Continuous Oxygen Monitoring in Buzzards Bay

Team Collaborators

Water’s dissolved oxygen content is critical to estuarine ecosystems—if the level drops too low, even for a short time, it can stress or kill marine life.

Measuring dissolved oxygen can provide key information about the health of an estuary. Dedicated volunteers with the Buzzards Bay Coalition’s Baywatchers program have been measuring dissolved oxygen for over 30 years, sampling more than 20 times each summer at 200 stations across 30 estuaries.

However, dissolved oxygen levels can change rapidly over the course of a day. Low oxygen events can be caused by hot spells, or when windless conditions limit oxygen exchange between the water and the air. Lowest oxygen levels typically occur at night or very early in the morning when algae and aquatic plants are using oxygen and not producing oxygen by photosynthesis. Some of these lows are missed by our current sampling method.

New technology has produced relatively low-cost automated sensors that can continuously measure dissolved oxygen, taking readings every 1, 5, or 15 minutes. These sensors provide large amounts of high-resolution data, and a much clearer picture of an estuary’s health and threats to marine life.

As a new technology, researchers and conservation groups still need to develop methods to deploy and maintain the sensors, manage the large amounts of incoming data, and communicate complex data patterns to people who need the information.

Research area
a woman sits on a boardwalk next to a tube of water, using a dropper to take water out of another small container

photo courtesy of Rachel Jakuba

Our Work

Continuous Oxygen Monitoring in Buzzards Bay is a collaborative project of Woodwell Climate Research Center, the Buzzards Bay Coalition, the University of Massachusetts Amherst, the Woods Hole Oceanographic Institution, and the Onset Computer Corporation.

The COMBB Project tests deploying continuous sensors to measure dissolved oxygen and water quality, engages volunteers with this new technology, and synthesizes the data in a way that is understandable and actionable for local residents, municipal officials, and state regulators who make decisions about water quality.

We will deploy sensors at multiple locations within the West Falmouth, Wareham River, Acushnet River, and Westport River estuaries. With two of these estuaries, we are comparing the performance of sensors placed at fixed locations with sensors deployed on mobile TideRider robots that move up and down the estuaries and up and down in the water column. The project team will develop new procedures to maintain sensors and to check, store, and display the measurement data.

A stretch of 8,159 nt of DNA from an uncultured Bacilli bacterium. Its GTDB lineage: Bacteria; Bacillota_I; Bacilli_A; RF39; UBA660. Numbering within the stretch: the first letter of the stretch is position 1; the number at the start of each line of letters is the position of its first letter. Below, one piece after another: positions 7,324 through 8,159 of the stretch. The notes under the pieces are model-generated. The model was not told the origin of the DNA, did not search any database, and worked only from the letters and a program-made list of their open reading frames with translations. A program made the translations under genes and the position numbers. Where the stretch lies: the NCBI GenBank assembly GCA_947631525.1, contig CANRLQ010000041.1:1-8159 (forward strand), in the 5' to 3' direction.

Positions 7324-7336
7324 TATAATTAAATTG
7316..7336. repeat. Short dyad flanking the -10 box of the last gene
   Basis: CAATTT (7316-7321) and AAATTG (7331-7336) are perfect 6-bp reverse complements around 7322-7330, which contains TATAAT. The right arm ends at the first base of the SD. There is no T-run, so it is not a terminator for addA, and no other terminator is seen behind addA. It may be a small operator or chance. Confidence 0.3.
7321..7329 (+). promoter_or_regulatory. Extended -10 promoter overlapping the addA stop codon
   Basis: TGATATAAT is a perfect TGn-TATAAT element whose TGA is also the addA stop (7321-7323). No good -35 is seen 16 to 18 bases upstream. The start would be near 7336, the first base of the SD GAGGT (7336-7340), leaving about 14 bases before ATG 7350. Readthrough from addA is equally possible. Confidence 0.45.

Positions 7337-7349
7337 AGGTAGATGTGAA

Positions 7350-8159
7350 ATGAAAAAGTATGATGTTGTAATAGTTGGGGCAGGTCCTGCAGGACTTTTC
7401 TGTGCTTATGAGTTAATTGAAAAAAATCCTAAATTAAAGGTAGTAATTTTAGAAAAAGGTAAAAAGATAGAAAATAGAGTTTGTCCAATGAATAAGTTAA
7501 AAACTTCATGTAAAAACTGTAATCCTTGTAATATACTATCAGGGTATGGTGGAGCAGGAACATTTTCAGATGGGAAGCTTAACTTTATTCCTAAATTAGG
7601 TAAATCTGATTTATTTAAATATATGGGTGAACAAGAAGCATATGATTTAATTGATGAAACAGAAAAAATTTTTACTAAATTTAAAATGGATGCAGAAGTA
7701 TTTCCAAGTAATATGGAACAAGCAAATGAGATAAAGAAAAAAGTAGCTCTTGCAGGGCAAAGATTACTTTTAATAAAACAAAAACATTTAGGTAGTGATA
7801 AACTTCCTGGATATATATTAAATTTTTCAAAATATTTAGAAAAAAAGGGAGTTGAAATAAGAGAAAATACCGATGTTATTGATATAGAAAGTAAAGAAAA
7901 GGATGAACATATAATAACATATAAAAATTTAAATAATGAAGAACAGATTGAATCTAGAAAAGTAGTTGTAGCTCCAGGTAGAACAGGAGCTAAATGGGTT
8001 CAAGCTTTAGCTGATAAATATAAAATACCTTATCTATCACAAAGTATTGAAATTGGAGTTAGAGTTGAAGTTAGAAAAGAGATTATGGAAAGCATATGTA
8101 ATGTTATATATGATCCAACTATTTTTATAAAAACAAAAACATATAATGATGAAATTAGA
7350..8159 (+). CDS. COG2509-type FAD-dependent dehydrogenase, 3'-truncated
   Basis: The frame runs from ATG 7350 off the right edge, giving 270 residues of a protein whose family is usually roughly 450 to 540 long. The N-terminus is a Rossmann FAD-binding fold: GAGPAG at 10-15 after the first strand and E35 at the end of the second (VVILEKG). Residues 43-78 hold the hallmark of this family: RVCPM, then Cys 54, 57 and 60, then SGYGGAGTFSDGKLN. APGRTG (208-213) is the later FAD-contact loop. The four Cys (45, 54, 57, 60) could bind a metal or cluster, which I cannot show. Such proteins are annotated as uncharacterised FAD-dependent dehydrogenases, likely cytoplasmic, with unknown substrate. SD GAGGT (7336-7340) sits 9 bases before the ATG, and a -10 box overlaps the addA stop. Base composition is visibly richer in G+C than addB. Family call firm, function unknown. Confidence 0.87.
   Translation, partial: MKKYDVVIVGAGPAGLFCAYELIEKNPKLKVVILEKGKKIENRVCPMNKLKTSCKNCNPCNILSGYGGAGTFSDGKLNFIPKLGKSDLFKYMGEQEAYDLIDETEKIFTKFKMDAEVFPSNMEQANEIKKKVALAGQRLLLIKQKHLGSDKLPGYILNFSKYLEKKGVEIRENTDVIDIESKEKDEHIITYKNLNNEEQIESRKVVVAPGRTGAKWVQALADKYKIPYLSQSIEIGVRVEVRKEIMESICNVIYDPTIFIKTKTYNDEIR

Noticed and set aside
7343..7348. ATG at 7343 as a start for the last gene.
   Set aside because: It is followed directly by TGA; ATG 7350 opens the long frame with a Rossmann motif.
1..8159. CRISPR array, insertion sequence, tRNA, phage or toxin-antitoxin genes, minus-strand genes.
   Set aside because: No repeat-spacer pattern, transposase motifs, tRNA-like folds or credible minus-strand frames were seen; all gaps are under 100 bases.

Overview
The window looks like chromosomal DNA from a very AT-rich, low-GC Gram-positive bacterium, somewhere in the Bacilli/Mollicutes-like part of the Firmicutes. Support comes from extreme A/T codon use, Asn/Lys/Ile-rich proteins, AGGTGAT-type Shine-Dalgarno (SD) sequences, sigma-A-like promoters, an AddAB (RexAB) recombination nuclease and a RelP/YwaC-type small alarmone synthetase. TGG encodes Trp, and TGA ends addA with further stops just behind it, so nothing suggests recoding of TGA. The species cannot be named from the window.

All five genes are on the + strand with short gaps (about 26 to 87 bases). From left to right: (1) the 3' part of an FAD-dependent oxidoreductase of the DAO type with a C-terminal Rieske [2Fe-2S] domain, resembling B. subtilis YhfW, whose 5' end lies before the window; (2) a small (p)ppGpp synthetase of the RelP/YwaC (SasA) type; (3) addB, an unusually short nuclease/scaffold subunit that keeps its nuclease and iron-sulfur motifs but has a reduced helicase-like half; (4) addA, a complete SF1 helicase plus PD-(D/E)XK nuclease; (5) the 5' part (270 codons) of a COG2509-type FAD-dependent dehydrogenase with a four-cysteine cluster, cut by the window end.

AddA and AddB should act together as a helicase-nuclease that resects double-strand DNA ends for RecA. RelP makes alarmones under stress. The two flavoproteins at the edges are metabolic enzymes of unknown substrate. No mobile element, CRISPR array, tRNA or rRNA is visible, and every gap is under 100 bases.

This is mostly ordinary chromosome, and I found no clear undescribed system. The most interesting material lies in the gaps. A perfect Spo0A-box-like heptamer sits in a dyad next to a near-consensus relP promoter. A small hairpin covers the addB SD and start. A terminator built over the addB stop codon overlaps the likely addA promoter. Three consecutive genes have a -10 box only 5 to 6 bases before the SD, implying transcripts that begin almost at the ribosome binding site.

Alongside our work with the sensors, we conduct surveys, interviews, and focus groups to seek input from local communities:

  • We survey water quality monitoring volunteers to learn how they can contribute to new continuous water monitoring as well as traditional methods.
  • We ask town officials about how they can best use the new continuous data.
  • We consult state regulators to make sure the new data can be fed into regulatory processes and used to develop new water quality standards.
a woman works with a plastic tube full of water, inserting it into a wooden block with a hole

photo courtesy of Rachel Jakuba


Locally, COMBB will provide more detailed data on the health of multiple Massachusetts estuaries, and improve our understanding of how dissolved oxygen changes over time in these areas.

More broadly, findings from the project will be shared beyond Buzzards Bay and Massachusetts to help water quality monitoring groups across the U.S. develop methods and best practices for expanding the scope of continuous water quality monitoring.

Support for this project comes from a grant from the National Science Foundation Smart and Connected Communities Program and the Buzzards Bay Coalition.

Partners & Collaborators
  • Buzzards Bay Coalition logo
  • UMass Amherst logo
  • Woods Hole Oceanographic Institution logo
  • Onset Computer Corporation logo

Selected Related Publications

A long-term citizen-assisted dataset of estuarine water quality in Buzzards Bay

Jakuba, R., T. Williams, C. Neill, R. McHorney, L. Scott, B. L. Howes, J. Costa, H. Ducklow, M. Erickson, and M. Rasmussen (2021). Scientific Data


Quantifying the effects of nutrient enrichment and freshwater mixing on coastal ocean acidification

Rheuban, J. E., Doney, S. C., McCorkle,D. C., & Jakuba, R. W (2019). Journal of Geophysical Research Oceans


Spatial and temporal trends in summertime climate and water quality indicators in the coastal embayments of Buzzards Bay, Massachusetts

Rheuban, J. E., S. Williamson, J. E. Costa, D. M. Glover, R. W. Jakuba, D. C. McCorkle, C. Neill, T. Williams and S. C. Doney (2015). Biogeosciences